We examined the effects of selective timber logging carried out by local indigenous people in remote areas within indigenous territories on the mammal populations of the Yavari-Mirin River basin on the Peru-Brazil border. Recent findings show that habitat change in the study area is minimal, and any effect of logging activities on large mammal populations is highly likely to be the result of hunting associated with logging operations. We used hunting registers to estimate the monthly and yearly biomass extracted during timber operations and to calculate the catch per unit effort (CPUE) in subsistence hunting in the community of Esperanza 2 to 5 years before logging activities started and 4 to 7 years after logging began. We also used line transects and the distance method to estimate animal densities before and after logging. We found that 1389 hunted animals and 27,459 kg of mammal biomass were extracted per year from logging concessions. CPUE for ungulates declined; however, it increased for other mammal orders, such as rodents and primates, indicating a shift to alternative prey items. Although collared peccaries (Pecari tajacu) and tapirs (Tapirus terrestris) may also have declined in numbers, this shift may have been caused by a possibly natural population crash in white-lipped peccaries (Tayassu pecari) that coincided with the logging periods. We found no evidence that populations of primates were reduced by the logging activities. Because primates are sensitive to hunting, and their populations were of principal concern as logging commenced, this indicates that these forests remain of high conservation value. The unusual socioeconomic situation of these remote territories may mean that they are compatible with wildlife conservation in the Yavari-Mirin basin. © 2015 by the author(s). Published here under license by the Resilience Alliance.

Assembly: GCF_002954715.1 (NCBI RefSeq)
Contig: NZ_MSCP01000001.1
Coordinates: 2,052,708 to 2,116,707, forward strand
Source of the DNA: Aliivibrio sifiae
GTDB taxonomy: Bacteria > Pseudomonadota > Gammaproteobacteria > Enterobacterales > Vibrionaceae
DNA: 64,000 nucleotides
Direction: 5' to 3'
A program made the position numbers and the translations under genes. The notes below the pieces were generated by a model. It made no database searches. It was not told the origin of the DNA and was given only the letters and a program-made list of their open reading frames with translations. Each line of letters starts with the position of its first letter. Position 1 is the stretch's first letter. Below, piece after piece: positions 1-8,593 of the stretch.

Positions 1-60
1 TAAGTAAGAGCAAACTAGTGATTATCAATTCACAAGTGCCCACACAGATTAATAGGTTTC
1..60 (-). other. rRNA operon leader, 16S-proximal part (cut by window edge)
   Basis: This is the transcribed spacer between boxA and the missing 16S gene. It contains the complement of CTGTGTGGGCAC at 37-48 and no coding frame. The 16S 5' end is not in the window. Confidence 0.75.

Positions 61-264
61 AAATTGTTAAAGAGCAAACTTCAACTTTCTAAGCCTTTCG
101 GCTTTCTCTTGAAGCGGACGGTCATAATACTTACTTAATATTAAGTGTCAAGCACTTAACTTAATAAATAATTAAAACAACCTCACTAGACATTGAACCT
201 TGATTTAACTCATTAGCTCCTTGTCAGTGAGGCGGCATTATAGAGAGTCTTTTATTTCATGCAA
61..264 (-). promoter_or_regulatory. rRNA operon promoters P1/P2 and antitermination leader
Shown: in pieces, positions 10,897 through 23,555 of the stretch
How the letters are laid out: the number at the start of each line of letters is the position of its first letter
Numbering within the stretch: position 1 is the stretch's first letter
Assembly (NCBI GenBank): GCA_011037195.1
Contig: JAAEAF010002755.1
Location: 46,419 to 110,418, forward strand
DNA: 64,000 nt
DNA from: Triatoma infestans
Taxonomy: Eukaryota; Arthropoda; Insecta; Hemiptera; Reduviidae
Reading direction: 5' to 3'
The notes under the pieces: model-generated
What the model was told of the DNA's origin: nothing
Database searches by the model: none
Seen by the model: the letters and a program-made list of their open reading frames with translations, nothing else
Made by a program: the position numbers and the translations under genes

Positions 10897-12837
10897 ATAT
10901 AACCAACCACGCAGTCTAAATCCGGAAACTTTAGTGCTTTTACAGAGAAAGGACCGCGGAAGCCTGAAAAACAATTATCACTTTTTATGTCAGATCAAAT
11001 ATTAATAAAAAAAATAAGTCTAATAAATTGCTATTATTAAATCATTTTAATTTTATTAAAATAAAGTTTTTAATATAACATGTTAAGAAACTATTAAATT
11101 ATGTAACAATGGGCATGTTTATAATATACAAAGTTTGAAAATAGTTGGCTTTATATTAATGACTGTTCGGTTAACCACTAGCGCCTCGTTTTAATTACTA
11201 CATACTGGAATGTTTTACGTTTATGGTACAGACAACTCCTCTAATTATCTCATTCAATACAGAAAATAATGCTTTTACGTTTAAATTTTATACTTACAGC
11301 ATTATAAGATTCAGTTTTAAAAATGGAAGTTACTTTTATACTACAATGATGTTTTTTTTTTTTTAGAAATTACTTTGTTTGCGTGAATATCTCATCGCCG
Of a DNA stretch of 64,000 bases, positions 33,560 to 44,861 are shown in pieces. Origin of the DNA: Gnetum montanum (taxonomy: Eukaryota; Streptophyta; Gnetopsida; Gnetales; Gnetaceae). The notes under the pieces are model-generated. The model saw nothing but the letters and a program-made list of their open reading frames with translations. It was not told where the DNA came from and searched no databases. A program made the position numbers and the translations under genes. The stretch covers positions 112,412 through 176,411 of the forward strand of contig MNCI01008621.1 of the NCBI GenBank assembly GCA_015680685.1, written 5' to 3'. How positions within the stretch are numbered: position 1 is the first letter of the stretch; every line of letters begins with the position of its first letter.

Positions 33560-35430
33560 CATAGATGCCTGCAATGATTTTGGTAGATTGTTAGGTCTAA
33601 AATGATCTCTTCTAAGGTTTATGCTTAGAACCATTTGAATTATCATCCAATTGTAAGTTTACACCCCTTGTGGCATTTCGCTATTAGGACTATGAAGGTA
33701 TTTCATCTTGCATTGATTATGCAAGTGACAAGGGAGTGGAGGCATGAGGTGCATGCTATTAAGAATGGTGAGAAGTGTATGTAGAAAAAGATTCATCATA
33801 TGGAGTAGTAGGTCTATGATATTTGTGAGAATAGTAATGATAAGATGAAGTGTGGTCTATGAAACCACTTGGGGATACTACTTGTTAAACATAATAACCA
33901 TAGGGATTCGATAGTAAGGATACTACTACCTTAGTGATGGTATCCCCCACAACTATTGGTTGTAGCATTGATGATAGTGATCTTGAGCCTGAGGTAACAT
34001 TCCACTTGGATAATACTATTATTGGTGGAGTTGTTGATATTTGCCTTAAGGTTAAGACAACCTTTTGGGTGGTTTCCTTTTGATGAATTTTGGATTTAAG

Linklater W.L.,Victoria University of Wellington | Linklater W.L.,Nelson Mandela Metropolitan University | Gedir J.V.,Victoria University of Wellington | Law P.R.,PRLDB Modeling | And 5 more authors.
PLoS ONE | Year: 2012